The Sunday law initiative found a welcome response in Congress from Senator Blair, a longtime ally of moral reform causes who had collaborated with the WCTU on behalf of prohibition since 1877. Now, Blair scheduled a hearing on the proposal for a national Sunday law before his Committee on Education and Labor in April 1888. After hearing speakers lined up by Crafts, and thus all favorable, and the reading of a letter from Bateham claiming the support of a million people for the petition, Blair agreed to draft a bill. He also advised Crafts to gain broader support for the measure by seeking the endorsement of the Knights of Labor. Though already declining from the peak of popular national support it reached in 1886, the Knights of Labor remained the nation’s most widely recognized voice of reform on behalf of the working classes.11

Then, on May 21, 1888, Blair introduced “S. 2983,” “a bill to secure to the people the enjoyment of the first day of the week, commonly known as the Lord’s day, as a day of rest, and to promote its observance as a day of religious worship.” Its provisions included prohibition of unnecessary work and recreation “to the disturbance of others” in territories directly under federal jurisdiction, in addition to the restrictions on Sunday mail, interstate commerce and transportation, and routine military “drills, musters, and parades,” as outlined by the petitions from the Christian lobby.12

Four days later, on May 25, Blair further introduced, to the cheers of the NRA periodical the Christian Statesman, a joint resolution charting a new path to constitutional recognition of Christianity as the nation’s religion. It proposed an amendment to the Constitution requiring all states to offer free public education that included instruction not only in the “common branches of knowledge,” but also in “virtue, morality, and the principles of the Christian religion.”13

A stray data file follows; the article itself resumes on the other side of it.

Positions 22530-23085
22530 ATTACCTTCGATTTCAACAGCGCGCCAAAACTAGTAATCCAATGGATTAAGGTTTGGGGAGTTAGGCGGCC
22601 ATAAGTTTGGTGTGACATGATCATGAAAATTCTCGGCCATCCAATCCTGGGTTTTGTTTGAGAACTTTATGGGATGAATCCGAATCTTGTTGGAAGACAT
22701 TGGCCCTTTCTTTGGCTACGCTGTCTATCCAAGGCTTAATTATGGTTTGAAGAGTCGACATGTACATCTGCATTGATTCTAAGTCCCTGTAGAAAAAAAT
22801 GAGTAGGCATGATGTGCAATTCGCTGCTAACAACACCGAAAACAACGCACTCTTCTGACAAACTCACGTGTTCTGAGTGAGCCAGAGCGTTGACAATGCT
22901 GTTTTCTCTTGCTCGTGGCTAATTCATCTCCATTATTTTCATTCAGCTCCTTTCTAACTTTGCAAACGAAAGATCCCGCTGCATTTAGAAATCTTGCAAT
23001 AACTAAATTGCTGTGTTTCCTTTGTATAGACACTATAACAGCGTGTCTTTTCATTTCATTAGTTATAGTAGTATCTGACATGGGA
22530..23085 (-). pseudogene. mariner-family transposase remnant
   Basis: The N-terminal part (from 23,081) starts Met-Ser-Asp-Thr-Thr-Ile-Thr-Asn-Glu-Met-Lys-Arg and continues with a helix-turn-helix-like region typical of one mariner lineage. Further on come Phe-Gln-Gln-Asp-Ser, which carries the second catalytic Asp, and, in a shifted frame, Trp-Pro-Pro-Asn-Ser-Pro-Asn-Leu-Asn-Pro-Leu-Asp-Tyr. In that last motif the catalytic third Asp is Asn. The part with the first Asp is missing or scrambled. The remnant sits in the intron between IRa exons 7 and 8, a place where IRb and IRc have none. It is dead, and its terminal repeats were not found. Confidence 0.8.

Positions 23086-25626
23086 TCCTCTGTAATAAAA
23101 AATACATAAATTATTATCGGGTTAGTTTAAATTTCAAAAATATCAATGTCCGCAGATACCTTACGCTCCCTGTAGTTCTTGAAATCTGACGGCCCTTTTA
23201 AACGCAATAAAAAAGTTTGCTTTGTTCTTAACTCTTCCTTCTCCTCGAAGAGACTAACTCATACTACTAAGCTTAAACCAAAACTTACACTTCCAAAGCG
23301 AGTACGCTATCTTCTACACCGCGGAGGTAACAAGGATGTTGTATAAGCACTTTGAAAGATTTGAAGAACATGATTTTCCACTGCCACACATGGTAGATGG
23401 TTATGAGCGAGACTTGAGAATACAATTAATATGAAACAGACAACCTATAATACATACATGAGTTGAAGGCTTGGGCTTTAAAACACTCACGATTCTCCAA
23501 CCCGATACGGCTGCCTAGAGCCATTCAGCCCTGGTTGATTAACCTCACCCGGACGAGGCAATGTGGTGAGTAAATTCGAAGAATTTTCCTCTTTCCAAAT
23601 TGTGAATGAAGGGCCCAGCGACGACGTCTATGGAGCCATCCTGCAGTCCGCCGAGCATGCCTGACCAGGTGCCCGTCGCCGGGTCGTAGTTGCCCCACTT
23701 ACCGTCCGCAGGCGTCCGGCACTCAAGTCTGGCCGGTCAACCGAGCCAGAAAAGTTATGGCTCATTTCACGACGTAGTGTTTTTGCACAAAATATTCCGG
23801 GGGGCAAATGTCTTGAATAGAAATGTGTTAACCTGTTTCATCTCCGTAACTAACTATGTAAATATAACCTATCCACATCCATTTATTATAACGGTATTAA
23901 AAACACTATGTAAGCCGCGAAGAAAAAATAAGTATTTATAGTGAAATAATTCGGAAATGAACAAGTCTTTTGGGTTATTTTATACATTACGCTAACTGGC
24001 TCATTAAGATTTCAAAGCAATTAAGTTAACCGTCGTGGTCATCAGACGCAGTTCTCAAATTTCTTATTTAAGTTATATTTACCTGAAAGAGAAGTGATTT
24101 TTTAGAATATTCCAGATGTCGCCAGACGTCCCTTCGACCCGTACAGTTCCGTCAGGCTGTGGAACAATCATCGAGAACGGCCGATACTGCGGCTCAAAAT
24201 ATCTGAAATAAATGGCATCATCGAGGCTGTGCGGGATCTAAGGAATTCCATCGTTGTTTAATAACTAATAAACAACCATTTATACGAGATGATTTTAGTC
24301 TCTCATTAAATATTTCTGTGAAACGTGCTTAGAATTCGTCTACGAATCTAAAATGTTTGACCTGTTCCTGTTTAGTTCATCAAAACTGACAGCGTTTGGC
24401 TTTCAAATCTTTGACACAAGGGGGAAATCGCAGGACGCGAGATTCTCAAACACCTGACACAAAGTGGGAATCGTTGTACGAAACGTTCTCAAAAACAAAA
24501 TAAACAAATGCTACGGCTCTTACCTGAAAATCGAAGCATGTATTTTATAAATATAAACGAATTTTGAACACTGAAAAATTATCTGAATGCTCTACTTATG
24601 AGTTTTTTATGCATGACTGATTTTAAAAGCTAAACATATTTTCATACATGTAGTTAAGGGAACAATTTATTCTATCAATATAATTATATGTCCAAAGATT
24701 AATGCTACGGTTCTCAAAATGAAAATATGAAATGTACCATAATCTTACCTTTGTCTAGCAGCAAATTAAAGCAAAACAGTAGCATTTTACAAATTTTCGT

In December, immediately after the second session of the Fiftieth Congress convened, Blair proceeded with a hearing on the Sunday rest bill before his committee. This time arguments both pro and con would be heard. In the intervening months, though, the Christian lobby had marshaled further resources. Crafts laid the groundwork for a new organization, the American Sabbath Union, which held its public organizational meeting on the evening following the December 13 committee hearing.14 Not only did he succeed in gaining the support of the Knights of Labor; Crafts had in his pocket a letter of endorsement from Cardinal James Gibbons, archbishop of Baltimore and the preeminent member of the American Catholic hierarchy. That letter, Crafts claimed, meant he could add 7.2 million American Catholics to the ranks supporting the national Sunday law, making for a grand total of 14 million.15